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that, provided only you were to leave this sanctuary to-day, resolved upon a more frequent, persevering, and faithful continuance in prayer, you would realise in the carrying out of that resolve a perceptible advance in spiritual attainment, and personal meetness for the inheritance of the saints in light.
We know how intimately the exercise of prayer is associated with the first dawn of spiritual life. The soul begins to live when it begins to pray; the cry which proceeds from a broken and contrite heart; the cry of the wounded conscience, of the trembling spirit pleading for mercy-a mercy urgently needed, although miserably undeserved ; this
is the first symptom of the Divine life : it is the struggling of the soul to be free from the bondage of guilt and condemnation, which betokens that deliverance is near, that the slumber of spiritual death is broken, and the Spirit of God is about to operate in His quickening,
regenerating, recreating, and sanctifying energy
When a hitherto prayerless soul is brought to resemble him of whom it was said, “Behold, he prayeth !” then may angels in heaven rejoice, and saints on earth participate in their gladness for the rescue of another captive from Satan, and the addition of another gem to the Redeemer's crown.
Let me not, however, be misunderstood. It is not every prayer which is such a hopeful evidence of spiritual regeneration; not every cry of supplication which is fraught with such joyful earnest of blessed things in prospect for him by whom it is uttered.
There is the prayer of the formalist — the prayer of the hypocrite—the prayer which is not mingled with faith-the is prompted by no sense of urgent needand the lifeless, unmeaning prayer of those who neither deprecate in sincerity the evils from which they ask to be delivered, nor desire with sincerity the blessings for which
they make supplication. These are not the prayers which breathe of spiritual life ; these afford no reason to suppose that the spell of iniquity is broken, or the power of Satan subdued.
The prayer to which I refer, as the index of a new life imparted to the soul, is that cry of intense, eager longing, prompted by the intolerable dread of impending ruin, and the almost unutterable desire for deliverənce from God's wrath and the attainment of pardon. It is the breaking forth of an anguish such as words can ill describean anguish of spirit, produced by the consciousness of guilt and defilement, and exposure to wrath, blended nevertheless with a conviction that there must be some avenue of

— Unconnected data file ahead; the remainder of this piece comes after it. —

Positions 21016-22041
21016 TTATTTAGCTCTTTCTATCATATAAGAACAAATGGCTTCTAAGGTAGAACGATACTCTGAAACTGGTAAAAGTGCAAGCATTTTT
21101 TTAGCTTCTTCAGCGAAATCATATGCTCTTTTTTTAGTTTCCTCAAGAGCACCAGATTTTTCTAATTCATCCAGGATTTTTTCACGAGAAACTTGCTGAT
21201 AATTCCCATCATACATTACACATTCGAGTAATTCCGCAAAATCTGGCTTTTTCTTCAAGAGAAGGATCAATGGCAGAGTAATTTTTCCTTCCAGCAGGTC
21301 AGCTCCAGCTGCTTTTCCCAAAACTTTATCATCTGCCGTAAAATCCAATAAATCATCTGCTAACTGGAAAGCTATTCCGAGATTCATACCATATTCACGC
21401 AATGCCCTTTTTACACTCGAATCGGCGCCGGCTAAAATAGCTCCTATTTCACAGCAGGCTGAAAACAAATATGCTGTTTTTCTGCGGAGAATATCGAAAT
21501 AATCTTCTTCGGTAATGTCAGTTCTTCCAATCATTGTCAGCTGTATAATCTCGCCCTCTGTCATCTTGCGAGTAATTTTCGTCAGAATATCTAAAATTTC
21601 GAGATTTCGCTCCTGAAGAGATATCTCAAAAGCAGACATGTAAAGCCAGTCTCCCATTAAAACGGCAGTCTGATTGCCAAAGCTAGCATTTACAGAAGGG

escape, some door of hope through which light may at length break in to relieve the soul's insupportable gloom. There will be in such a prayer an earnestness and fervour which bespeak that the whole energies of the being by whom it is offered are, for the
while, absorbed in the one thought, "What must I do to be saved ?” And the man feeling that his soul is at stake, that on the success or otherwise of his suit heaven or hell is the alternative, will pour forth his supplications as one wrestling for his very life, or engaged in a struggle the issue of which must be everlasting glory or everlasting condemnation.
Now this is that prayer which indicates the new birth; this is that wrestling with God in supplication which bespeaks the resurrection of the soul from the death of sin to the life of righteousness, and the disenchaining of a hitherto captive spirit from the fetters of evil that it may expatiate at liberty in the light and the freedom of the Gospel of Jesus. Let me tell you this, dear brethren, with the plainness, fidelity, and affection which become an ambassador for Christ, pleading with you in God's behalf, and for your soul's sake,—that if you
have never known what it is thus to pray in ear
nest; in the privacy of your own chamber, when no eye but the omniscient eye of God was upon you; to cry with such fervency for your soul's salvation ; you have yet to be roused to that sense of need which will alone bring you to Jesus, and cause the Sun of Righteousness to shine on your soul with healing in His wings.
Such is the connexion between prayer and the first awakening of spiritual life. I will only remark further, that I believe in this respect the experience of all who have been spiritually awakened is uniform; no one was ever yet quickened from spiritual death without being led from that moment to cry mightily to God for salvation. Because of the uniformity of experience in this matter, prayer has not inaptly been described as the breath of the soul; intimating that whereas the act of breathing is the first process of the natural life, so the act of praying is the first indication that spiritual life has in reality commenced.